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Monday, March 27, 2017

28/03/2017: Grouper farming: current bottleneck and new technology

by Huey-Lang Yang, Research Professor, National Cheng Kung University, Taiwan

Groupers are fish of several genera in the subfamily Epinephelinae of the family Serranidae


They are wild and spread globally in many warm water oceans, and can be quite large, such as the giant grouper (Epinephelus lanceolatus), which can commonly weigh up to 400kg.

Unlike other commonly farmed fish, grouper is a demersal fish that usually does not swim continuously, thus, it is an efficient and suitable fish for culture.
 

At least elven species of grouper have been farmed and the fertilised eggs of the following ten species are commercially available in Taiwan, such as giant grouper:

(E. lanceolatus), longtooth grouper (E. bruneus), coral trout (Plectropomus leopardus), red spotted grouper (E. akaara), orange spotted grouper (E. coioides), brown marbled grouper or tiger grouper (E. fuscoguttatus), Malabar grouper (E. malabaricus), camouflage grouper (E. polyphekadion), greasy grouper (E. tauvina), and polka dot grouper (Cromileptes altivelis).

Two species, such as E. coioides and E.malabadicus, have been successfully induced spawning, but other species are still unstable, such as E. bruneus, E. lanceolatus and P. leopardus.

The cultured fingerling has replaced the wild catch fingerling for most of the grouper farming. Grouper as a bottom fish is generally cultured in earthed ponds and shallow floating net cages in Southeast Asia.

The current culture system is fragmented and separated into at least four stages: brood stock farm supplies the fertilised eggs; hatchery supplies hatched larvae, nursery provides various size fingerlings to grow out farm.

All the stages have their own knowhow-based farmer’s experiences.

Current key bottleneck and disease

The stable supply of fingerling has facilitated the grouper farming in the past twenty years and about 100,000 tonnes of grouper was produced in Taiwan, China and south Asia at 2013.

However, high-density farming and repeated use of farming sites with non-responsible farming management has created drastic problems which has caused the industry to suffer many unsolvable problems in the past several years.

One of the major constraints is the disease, many diseases have already occurred such as VNN (Viral Nervous Necrosis, disease caused by NNV) which infects the brain and nervous system at the larvae and post-larval stage and has resulted total morality of larvae of all culture grouper species.

At the grow-out stage, NNV and Irido viruses and bacterial pathogens, such as Vibrio spp, Photobacterium, Aeromonads and Streptococcus as well as parasites are the main pathogens, especially, when fish are under stress.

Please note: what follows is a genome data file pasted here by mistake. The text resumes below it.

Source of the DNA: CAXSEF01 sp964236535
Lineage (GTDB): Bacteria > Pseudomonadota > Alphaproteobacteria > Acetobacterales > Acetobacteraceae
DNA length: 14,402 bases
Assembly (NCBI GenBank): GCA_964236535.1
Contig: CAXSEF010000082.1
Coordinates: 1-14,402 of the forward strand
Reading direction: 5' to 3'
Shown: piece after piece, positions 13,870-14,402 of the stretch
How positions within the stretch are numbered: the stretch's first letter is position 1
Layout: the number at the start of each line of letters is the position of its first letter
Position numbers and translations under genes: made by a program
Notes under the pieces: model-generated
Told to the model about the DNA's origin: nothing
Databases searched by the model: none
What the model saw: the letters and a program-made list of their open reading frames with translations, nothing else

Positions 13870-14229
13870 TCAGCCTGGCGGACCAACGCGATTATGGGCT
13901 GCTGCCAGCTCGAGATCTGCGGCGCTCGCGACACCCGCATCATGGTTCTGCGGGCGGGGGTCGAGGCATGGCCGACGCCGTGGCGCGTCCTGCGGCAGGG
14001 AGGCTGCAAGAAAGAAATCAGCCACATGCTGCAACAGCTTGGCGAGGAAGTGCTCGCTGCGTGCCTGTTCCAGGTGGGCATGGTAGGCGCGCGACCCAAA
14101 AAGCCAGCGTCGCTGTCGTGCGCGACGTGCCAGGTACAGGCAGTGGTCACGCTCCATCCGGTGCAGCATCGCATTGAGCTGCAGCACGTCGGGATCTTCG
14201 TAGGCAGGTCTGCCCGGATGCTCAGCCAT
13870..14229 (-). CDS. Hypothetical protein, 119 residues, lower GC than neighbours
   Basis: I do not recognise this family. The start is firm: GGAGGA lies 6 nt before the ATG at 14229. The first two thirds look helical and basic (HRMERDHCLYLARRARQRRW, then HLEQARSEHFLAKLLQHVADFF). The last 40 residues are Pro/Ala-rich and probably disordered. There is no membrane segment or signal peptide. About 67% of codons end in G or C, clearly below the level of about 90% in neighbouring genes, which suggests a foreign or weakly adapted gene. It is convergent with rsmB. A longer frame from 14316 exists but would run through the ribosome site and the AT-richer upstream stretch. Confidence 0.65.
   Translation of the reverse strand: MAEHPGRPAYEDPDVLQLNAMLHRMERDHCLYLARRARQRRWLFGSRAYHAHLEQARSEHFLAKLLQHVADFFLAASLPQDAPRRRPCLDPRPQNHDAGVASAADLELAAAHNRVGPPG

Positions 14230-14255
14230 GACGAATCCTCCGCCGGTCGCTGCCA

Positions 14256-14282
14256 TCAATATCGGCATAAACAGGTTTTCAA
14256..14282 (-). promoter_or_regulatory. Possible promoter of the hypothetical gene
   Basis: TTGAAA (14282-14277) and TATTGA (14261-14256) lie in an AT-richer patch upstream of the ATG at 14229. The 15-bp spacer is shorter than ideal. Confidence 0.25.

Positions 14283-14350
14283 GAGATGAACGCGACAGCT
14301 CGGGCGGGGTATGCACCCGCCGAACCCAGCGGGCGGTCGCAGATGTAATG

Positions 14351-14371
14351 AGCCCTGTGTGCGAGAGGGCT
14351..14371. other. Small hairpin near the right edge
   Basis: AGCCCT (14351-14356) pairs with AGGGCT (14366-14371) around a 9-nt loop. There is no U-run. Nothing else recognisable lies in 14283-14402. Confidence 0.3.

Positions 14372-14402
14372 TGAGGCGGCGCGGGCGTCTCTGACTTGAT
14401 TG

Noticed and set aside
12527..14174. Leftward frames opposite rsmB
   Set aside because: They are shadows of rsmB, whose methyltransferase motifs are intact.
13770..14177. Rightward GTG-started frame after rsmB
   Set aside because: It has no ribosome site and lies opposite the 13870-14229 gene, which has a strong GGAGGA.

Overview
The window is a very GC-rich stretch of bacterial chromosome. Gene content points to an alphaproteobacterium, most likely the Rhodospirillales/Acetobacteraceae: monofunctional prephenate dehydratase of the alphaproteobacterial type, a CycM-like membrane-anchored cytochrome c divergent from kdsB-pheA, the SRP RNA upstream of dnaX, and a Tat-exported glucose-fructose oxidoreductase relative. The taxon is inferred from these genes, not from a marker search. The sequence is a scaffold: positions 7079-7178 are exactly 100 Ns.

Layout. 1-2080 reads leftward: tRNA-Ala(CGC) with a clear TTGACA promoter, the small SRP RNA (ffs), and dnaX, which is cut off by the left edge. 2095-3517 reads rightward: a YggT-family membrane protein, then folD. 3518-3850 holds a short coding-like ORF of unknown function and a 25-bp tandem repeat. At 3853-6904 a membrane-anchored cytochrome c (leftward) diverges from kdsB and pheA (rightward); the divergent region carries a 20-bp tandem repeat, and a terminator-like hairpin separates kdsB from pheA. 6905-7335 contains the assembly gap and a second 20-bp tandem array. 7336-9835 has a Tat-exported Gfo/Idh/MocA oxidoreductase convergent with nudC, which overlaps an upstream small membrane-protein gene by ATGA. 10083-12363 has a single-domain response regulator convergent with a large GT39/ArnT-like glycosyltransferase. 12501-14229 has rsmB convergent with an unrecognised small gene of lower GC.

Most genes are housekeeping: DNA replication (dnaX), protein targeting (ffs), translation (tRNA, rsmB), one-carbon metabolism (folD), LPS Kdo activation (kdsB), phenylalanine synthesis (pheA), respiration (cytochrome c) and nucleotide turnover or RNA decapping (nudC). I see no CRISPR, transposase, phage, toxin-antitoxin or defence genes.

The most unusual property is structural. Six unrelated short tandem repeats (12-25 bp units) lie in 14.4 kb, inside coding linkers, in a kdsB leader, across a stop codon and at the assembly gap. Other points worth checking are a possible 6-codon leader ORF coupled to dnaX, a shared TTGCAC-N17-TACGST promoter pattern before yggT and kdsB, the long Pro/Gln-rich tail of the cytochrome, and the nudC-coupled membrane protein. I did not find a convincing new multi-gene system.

Disease is not only causing mortality, it is also related to escalated production cost, unstable harvest, inferior fish quality, and damage to the farming environment.

Antibiotics and chemical drugs are currently used to treat disease, but unfortunately, this practice also causes the outgrowth of antibiotic resistant bacteria.

Many countries around the world have tightened regulation on the use of antibiotics in aquaculture, but this rule is just palliatives and difficult to abide, as farmer needs solution.

About the Author: 


Dr H-L Yang obtained his Ph.D. at UC Davis in Bacteriology and post-doctoral traning at Columbia University in USA.

Dr Yang was the CEO of Merit Ocean Biotech. Inc. that was established in 2011 after receiving his virus free indoor hatchery system.

Prior to this, he has worked as director of Institute of Bitoechnology and director of University Centre for Bioscience and Biotechnology at National Cheng Kung Univ, senior research fellow at Academia Sinica and director of Molecualr Biology at Development Centre of Biotechnology.

Fifteen years ago, Dr Yang shifted his research interest from bio-medicine of mammals to bio-medicine of fish and founded the R&D team of grouper with the intention of ameliorating the disease-related mortality of warm water aquaculture.

Dr Yang’s significant accomplishments were recognised by the Taiwanese government, and have obtained several domestic and international awards including the Distinguished Contribution in Science and Technology by Executive Yuan (cabinet), award of successful example of investment in R&D on Biotechnology and the Innovation award (Ministry of Agriculture).

International awards include the TWAS (The Academy of Sciences of Developing Country, a UN support organisation of the Academy of 68 developing countries) prize in Agricultural Sciences (2009), and he was elected as VIP in aquaculture of 2011, by China “Advance in Aquaculture” magazine.

Read the full article HERE.

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